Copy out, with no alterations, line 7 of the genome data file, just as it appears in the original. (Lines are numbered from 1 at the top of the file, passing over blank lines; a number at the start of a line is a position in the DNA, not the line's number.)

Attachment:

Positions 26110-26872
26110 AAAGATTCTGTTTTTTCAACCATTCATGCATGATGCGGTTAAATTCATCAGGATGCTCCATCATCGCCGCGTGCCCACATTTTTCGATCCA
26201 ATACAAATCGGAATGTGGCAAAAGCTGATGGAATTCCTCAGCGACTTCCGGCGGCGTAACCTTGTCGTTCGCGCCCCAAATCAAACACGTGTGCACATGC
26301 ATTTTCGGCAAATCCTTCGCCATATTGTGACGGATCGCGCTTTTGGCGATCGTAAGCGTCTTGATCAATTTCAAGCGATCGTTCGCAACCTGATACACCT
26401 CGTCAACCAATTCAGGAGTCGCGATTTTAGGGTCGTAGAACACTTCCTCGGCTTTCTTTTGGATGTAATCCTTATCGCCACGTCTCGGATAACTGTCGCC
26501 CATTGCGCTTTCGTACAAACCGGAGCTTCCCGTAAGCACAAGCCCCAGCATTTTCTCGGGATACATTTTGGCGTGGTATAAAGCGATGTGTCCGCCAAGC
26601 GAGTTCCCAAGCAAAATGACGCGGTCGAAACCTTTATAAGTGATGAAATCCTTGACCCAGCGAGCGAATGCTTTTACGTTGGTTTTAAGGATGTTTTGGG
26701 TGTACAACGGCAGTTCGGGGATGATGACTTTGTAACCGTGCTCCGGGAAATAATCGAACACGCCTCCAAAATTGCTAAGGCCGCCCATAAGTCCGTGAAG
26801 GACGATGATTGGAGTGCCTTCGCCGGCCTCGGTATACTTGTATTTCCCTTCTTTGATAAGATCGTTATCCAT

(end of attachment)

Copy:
26601 GAGTTCCCAAGCAAAATGACGCGGTCGAAACCTTTATAAGTGATGAAATCCTTGACCCAGCGAGCGAATGCTTTTACGTTGGTTTTAAGGATGTTTTGGG